USGA CEO admits US Open course was 'too tough'

USGA CEO admits US Open course was 'too tough'

USGA CEO admits US Open course was 'too tough'

Phil Mickelson says he was happy to take a two-shot penalty when he bizarrely chose to putt a moving ball on the 13 hole at the US Open on Saturday.

The controversial moment occurred after the five-times major champion missed a four-foot double-bogey putt and his ball continued to trickle down the hill, aided by both gravity and a strong tailwind.

Mickelson was faced with a 12-foot bogey putt and after sending it well past the hole, Lefty ran to his ball to hit it again before it went down the slope. Mickelson took a two stroke penalty before eventually making the shot. What are they going to do, take them away from me? "I would do it again". At that time, I just didn't feel like going back and forth, hitting the same shot over.

"If he acted like that all the time, I think that's different", she said.

"I know the rules", Mickelson said.

"I gladly take the two shots over continuing that display". When you ask people who they're rooting for, Phil's name always comes up.

John Bodenhamer, the USGA's managing director of championships and governance, took on the thorny question of Mickelson's wonderful swipe at his moving ball on the 13th green. Yes, I get that some people seem to take perverse enjoyment out of seeing the game's top players finding things way more hard than they are used to on a week-to-week basis, but no way is it good for the game as a spectacle to a worldwide audience for good shots to be severely punished, as was the case here.

If anything, the freaky series of events should force the U.S. Golf Association to rethink the implementation of its rule book.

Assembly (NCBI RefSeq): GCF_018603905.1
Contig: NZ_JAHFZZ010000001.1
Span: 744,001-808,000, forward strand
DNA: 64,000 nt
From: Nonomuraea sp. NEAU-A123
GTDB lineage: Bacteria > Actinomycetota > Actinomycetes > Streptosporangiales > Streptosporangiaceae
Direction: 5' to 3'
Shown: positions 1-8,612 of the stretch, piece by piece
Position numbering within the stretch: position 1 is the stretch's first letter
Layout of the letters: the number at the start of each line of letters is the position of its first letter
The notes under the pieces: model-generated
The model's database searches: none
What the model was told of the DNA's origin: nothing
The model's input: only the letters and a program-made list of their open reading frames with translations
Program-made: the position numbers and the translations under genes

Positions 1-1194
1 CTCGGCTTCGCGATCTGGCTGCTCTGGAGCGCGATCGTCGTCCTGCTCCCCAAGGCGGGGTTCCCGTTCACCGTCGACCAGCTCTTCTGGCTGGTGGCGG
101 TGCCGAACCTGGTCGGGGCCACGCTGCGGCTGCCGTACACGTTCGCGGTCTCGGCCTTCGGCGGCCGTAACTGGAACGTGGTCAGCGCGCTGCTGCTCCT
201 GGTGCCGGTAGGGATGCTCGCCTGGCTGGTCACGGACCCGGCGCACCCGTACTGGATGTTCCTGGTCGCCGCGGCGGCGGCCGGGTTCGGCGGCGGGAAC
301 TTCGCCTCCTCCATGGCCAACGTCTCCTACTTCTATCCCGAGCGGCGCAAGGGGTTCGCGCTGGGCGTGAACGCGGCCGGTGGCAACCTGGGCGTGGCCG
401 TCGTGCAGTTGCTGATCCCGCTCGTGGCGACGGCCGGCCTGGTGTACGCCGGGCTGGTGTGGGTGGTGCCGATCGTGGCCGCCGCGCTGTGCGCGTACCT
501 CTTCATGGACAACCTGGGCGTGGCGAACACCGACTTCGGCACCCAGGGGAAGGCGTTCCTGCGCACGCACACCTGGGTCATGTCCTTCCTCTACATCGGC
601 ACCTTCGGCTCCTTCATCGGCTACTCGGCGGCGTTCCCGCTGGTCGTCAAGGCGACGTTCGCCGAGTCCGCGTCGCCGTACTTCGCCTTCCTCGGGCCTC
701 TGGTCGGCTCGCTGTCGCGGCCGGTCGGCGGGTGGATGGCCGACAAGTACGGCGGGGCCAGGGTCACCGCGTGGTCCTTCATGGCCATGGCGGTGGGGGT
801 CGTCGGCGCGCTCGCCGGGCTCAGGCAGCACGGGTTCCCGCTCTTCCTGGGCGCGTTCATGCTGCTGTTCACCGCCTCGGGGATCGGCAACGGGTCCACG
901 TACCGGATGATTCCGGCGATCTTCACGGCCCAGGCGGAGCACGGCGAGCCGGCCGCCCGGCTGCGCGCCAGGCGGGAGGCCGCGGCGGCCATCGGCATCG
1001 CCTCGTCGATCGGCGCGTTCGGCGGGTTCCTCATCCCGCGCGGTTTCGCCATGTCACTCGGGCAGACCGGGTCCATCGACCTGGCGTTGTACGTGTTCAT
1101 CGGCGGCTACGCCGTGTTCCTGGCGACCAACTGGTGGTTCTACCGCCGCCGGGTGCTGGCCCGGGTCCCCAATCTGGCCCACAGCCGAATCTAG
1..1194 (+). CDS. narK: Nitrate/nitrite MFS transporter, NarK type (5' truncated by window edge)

"I've never seen anything like it".

This is one of the more surprising things you'll see. "It was odd, no one ever has those thoughts, it just happens".

Saturday, Phil Mickelson made himself a lightning rod in the holier-than-thou golf world. But it was just a moment - I think it's a moment of madness. The course won. So Mickelson touched his putt and it rolled well past the hole, and kept rolling on a downslope, headed for off the green entirely.

As for walking off the green chuckling, he insisted: "How can you not laugh?"

The incident on Mickelson's 48th birthday brought to mind a similar episode by John Daly at the 1999 US Open at Pinehurst No. 2. It would make golf a laughing stock, which is why Mickelson has a responsibility to admit, having had time to reflect, that he was out of order. It's a two-shot penalty on top of the score, so it ends up being a nine, and as of now it's on the scorecard as a such. This past week at Shinnecock Hills Golf Club, Koepka became just the seventh repeat champion in tournament history and first since Curtis Strange in 1988-89 with a 1-over 281.

"You have to understand that the USGA had pushed the notion that it wanted its US Open to be the biggest, baddest, toughest golf tournament in the world", Fay said recently, recalling the carnage of 2004.

"That's the most out-of-character I have ever seen Phil Mickelson", Azinger said. The USGA, pilloried for its complicity, held two news conferences Saturday to defend the ruling (and the set-up of the golf course for round three), then issued a statement Sunday morning that included another, equally dubious explanation of why it didn't disqualify Mickelson.

"That's good spin", he said.

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